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Changing Competitive Landscape Through Business Model Innovation: the New Imperative for Corporate Market Strategy


The article is dedicated to business model innovation (BMI) from the perspective of its role in today’s competition of large corporate entities. The work aims to make three contributions. First, by relying on strategy-focused and innovation management-focused BMI studies, and linking the two approaches, the author develops the “dynamic concept” of business models’ strategy dimension by bringing the two perspectives together. Second, the work examines how BMI can become a source of sustainable competitive advantage though all the main components of successful business models seem very visible and easy to copy. Third, by unpacking key elements of a business model, the paper discloses what BMI does really mean in terms of concrete changes and how these changes affect a competitive position of the firm.

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  1. It was not that long ago that this company was among the most respected long-standing members of “big business” community in the USA. Founded in 1880, for almost an entire century, Kodak was seen as one of the most innovative corporations in the world, renowned for its special devotion to advanced technologies and innovative marketing solutions. It is no coincidence that by 1976, the company already controlled 85 % of the US camera market and 90 % of the film market; right up to the 1990s, the Kodak brand was regularly included in the top five most expensive global brands.

  2. Forbes, August 20, 2013. []

  3. This is noted by Raphael Amit (from Wharton School) and Christoff Zott (from IESE Business School) (Amit, Zott, 2012. P. 43), “Rather than growing by simply bringing innovative new hardware to the market, Apple transformed its business model to encompass an on-going relationship with its customers… In this way, Apple expanded the locus of its innovation from the product space to the business model.”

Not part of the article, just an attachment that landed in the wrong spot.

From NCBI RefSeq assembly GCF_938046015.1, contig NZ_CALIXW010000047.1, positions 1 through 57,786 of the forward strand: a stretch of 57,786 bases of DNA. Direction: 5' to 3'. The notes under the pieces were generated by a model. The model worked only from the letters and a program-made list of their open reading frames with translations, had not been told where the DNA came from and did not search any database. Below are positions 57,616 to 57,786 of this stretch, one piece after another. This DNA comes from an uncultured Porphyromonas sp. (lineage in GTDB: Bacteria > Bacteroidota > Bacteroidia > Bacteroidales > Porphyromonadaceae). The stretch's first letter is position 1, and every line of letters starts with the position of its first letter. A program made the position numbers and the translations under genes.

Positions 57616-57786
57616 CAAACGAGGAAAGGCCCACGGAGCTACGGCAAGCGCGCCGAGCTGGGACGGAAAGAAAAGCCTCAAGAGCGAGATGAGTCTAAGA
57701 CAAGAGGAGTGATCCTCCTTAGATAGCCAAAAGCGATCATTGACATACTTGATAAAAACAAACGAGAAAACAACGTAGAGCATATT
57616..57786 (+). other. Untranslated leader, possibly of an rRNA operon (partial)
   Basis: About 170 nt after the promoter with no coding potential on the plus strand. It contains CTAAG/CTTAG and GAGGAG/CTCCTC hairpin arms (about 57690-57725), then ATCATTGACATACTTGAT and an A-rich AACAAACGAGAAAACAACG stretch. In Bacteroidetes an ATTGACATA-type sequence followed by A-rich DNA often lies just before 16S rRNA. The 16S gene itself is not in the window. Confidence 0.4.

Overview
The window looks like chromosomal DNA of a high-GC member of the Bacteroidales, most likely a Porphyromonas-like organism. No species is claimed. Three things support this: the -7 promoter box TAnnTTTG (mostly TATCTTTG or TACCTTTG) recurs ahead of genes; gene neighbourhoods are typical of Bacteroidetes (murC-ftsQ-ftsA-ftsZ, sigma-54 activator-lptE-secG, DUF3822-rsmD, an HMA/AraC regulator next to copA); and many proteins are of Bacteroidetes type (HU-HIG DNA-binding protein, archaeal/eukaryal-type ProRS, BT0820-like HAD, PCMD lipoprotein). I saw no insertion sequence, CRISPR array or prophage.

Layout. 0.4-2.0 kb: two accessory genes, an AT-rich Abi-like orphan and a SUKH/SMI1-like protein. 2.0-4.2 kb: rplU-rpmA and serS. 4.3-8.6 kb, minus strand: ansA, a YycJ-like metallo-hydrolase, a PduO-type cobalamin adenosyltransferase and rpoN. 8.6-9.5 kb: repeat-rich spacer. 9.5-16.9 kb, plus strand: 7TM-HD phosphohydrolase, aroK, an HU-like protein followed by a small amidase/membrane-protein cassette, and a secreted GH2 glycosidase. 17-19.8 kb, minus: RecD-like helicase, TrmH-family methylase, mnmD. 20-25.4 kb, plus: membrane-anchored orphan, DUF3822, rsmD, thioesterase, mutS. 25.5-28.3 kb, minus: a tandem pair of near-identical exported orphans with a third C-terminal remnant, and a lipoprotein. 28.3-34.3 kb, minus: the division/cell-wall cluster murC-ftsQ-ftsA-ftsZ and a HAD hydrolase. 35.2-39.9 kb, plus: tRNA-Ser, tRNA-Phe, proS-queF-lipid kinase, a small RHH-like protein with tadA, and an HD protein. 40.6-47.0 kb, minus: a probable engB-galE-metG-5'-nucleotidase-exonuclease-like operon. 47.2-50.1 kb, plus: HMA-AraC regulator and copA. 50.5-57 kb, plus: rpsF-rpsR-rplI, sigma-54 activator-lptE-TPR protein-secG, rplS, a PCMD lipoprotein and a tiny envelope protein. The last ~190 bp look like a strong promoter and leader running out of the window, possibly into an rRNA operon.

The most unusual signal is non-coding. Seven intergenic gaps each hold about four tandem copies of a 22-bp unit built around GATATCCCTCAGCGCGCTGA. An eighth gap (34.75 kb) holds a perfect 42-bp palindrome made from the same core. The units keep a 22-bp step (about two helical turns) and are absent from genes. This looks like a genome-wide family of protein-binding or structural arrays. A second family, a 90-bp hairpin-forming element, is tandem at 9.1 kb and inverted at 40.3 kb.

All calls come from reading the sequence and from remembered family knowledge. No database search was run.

4. ServiceSource 2014. Investor Relations//

  5. As observed in the specialist study of Nespresso’s business model (Matzler et al. 2013. p. 36), “the idea to sell coffee in capsules has now been copied many times but what is hard to copy is the entire system—the business model. This non-duplicable business model provides the foundation for sustained success.”

  6. According to a specialist assessment (Wallbank 2013, p. 3) comparing the current effectiveness of the Virgin Blue and Jetstar business models, “as a low-cost carrier, Jetstar is the realityof flying’s present and a vision of travel’s future.”

  7. Business 2010: Embracing the Challenge of Change. White Paper. N.Y.: Economist Intelligence Unit. 2005, p. 9.

  8. As this survey concludes, “business model innovation ranks last on the innovators agenda when it comes to the extent to which companies are willing to invest in this area, both now and in the near future” (Duppen, Inniss 2010, p. 24)

  9. “Like Xerox,” wrote Henry Chesbrough from Haas School of Business (Chesbrough 2010. p. 356), “companies have many more processes, and a much stronger shared sense of how to innovate technology, than they do about how to innovate business models.”

  10. In the USA, until 1870, livestock intended for meat processing crossed over from one of the main livestock centers in the Midwest to slaughterhouses on the East Coast, and was then resold to consumers in major cities of the region in the form of fresh prefabricated meat. Swift & Co adopted an entirely different approach: by placing slaughterhouses in the main livestock regions and supplying them with powerful refrigeration equipment, the company set about transporting frozen meat in specially equipped wagons by rail to major consumption centers. By drastically cutting costs, the company managed to radically drop prices and quickly gained the dominant position in the industry, with its competitors having no other choice but to adopt this model, which became the industry standard.


  12. The Economist. September 21, 2013.//

  13. With the help of the Moscow Government McDonalds’ set up several farms near the city which secured funding to purchase modern equipment. A herd of meat cows was brought from Holland, as well as a specialist type of potato from the USA. The company then built a large complex to produce packed beef, semi-finished potato goods, dairy produce, and the company’s sauces and ketchups. It even managed to establish its own fleet of trucks to ensure that its restaurants were supplied according to a strict schedule.


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The article was prepared within the framework of the Basic Research Program at the National Research University Higher School of Economics (HSE) and supported within the framework of the subsidy granted to the HSE by the Government of the Russian Federation for the implementation of the Global Competitiveness Program.

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Correspondence to Alexey Bereznoy.

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Bereznoy, A. Changing Competitive Landscape Through Business Model Innovation: the New Imperative for Corporate Market Strategy. J Knowl Econ 10, 1362–1383 (2019).

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  • Business model
  • Business model innovation
  • Competitive strategy
  • Innovation management
  • Corporate organization